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Revision of the ICD-10 mental disorders chapter: an opportunity to make suggestions

Revisão do capítulo dos transtornos mentais da CID-10: uma oportunidade para fazermos sugestões

EDITORIAL

Revision of the ICD-10 mental disorders chapter: an opportunity to make suggestions

Revisão do capítulo dos transtornos mentais da CID-10: uma oportunidade para fazermos sugestões

Currently, we are living at an exciting moment in the field of Psychiatry. Due to the amount of new findings from different fields – e.g. neuroscience, molecular genetics, and developmental psychopathology – our understanding of mental disorders expanded considerably in the last two decades. Thus, this is the right time to re-think and maybe reframe our current Psychiatric nosology. Although the first steps for the revision of the two main classificatory systems in Psychiatry – International Classification of the Disorders – 10th edition (ICD-10) and Diagnostic and Statistical Manual of Mental Disorders – 4th revision (DSM-IV) – have begun some years ago, the process has been speeding up during the last year and will move even more quickly in the next 2-3 years – the publication of DSM-V is scheduled for 2012 and that of the ICD-10 for 20141 (for the ICD-11, please see http://www.who.int/classifications/icd/ICDRevision/en/index.html).

For the DSM-V, the workgroups are formed and they are already working hard revising the evidence to identify needs for change in the classificatory system – a sense of the impact on the field might be perceived by the number of papers having DSM-V as part of the title in the PUBMED since last year (38 papers; accessed on August 20th, 2008).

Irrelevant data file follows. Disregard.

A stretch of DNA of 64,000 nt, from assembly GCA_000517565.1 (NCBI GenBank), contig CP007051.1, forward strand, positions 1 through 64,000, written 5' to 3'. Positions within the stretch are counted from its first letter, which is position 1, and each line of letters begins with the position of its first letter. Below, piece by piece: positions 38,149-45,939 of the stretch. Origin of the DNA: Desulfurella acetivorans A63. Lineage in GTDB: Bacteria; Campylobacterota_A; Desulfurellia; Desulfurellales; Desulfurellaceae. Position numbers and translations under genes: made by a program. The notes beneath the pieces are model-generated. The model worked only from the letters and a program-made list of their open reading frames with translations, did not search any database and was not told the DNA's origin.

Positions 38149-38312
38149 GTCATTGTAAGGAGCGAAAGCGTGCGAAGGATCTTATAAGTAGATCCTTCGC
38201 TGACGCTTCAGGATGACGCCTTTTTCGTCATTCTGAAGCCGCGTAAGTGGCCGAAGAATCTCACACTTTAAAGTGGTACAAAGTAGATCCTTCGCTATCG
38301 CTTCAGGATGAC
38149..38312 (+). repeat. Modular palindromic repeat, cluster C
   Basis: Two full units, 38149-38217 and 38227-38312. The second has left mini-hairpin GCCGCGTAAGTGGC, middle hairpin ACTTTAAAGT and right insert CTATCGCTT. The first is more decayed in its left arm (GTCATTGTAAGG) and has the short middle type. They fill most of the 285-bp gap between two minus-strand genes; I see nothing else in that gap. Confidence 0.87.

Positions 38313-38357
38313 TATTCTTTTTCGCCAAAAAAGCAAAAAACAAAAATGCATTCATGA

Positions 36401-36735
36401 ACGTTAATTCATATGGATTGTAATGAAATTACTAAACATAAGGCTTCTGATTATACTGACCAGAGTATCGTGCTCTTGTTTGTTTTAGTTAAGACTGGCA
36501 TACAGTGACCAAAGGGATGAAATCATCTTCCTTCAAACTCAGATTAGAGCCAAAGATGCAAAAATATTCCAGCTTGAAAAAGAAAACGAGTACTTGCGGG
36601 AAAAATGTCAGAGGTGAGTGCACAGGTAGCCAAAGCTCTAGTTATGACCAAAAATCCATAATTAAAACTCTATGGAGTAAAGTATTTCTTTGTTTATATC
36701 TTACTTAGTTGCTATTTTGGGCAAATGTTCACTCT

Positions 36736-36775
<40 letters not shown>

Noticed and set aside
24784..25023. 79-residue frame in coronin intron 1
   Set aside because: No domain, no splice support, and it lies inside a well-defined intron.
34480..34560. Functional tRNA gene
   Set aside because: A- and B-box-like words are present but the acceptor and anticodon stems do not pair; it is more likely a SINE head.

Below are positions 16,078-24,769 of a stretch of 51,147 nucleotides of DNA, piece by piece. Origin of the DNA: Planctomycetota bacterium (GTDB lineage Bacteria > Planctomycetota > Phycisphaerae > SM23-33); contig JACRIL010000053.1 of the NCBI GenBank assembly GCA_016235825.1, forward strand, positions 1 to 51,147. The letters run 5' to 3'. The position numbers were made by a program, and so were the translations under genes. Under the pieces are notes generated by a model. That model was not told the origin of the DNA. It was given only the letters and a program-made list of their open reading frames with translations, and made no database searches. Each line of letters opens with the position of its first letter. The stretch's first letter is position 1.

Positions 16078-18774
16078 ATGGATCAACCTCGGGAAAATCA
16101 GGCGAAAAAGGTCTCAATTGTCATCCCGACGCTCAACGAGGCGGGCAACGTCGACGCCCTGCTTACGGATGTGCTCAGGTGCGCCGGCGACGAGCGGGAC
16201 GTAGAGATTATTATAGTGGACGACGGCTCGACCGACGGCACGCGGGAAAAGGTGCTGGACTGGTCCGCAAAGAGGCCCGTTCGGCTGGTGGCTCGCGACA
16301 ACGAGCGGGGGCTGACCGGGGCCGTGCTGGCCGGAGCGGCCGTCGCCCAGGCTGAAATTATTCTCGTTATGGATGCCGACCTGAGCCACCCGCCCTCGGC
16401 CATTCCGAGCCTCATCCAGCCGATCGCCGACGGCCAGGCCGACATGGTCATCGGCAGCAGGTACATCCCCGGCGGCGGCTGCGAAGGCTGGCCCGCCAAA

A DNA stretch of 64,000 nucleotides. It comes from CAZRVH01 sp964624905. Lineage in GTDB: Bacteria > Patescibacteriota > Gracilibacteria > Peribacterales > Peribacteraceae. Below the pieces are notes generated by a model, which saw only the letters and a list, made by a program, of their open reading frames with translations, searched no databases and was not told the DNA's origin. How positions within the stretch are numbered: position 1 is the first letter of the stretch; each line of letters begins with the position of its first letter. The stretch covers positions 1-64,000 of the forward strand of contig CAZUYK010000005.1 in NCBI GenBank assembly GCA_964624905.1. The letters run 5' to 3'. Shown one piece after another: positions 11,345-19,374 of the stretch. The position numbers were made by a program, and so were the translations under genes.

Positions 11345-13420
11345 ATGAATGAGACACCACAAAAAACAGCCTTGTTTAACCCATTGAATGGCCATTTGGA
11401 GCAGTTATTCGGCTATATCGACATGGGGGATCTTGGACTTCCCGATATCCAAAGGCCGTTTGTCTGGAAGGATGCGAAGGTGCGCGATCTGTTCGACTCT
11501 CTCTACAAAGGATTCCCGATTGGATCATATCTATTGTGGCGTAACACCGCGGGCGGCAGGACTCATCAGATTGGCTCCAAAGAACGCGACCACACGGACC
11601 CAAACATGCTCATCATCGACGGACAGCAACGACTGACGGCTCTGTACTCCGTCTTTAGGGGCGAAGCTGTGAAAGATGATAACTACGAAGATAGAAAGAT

The Revision for the ICD-11 has the same pace. A Revision Steering Group was formed, members of which are the Chairs of the Topic Advisory Groups (TAG), which have been organized for mental disorders, oncology, rare disorders and others. For mental disorders, the TAG "Mental Health" will be chaired by Steven Hyman from Harvard University (Cambridge, (USA). The basic structure of the process has been already established (see Figure 1). The TAG will initiate workgroups dealing with special classificatory issues such as the definition and validation of the respective diagnostic entity, links with the pathophysiology and genetic markers, reliability of the diagnostic tests for the diagnostic unity and its clinical utility. Having completed these tasks, large field trials are planned to assess reliability, validity and utility of the novel diagnostic categories. In the mental health field, a specific group – the Harmonization group (HG) – will work to guarantee the highest possible harmonization between the two diagnostic systems – ICD-11 and DSM-V. In addition, a Global Scientific Partnership Network (GSPN) is being established to facilitate inputs for the revision from an international network of scientists and practitioners particularly from regions whose research traditions and perspectives on diagnosis and classification of mental and behavioural disorders do not suffice to be represented in English-language networks and journals. A Coordination Group for this GSPN was formed under the leadership of Professor Norman Sartorius and composed by experts from 8 different countries each covering one of the official working languages of the World Health Organization. For the Portuguese language Professor Luis Augusto Rohde will be the representative for the first two years and Professor Jair Mari for the following two years.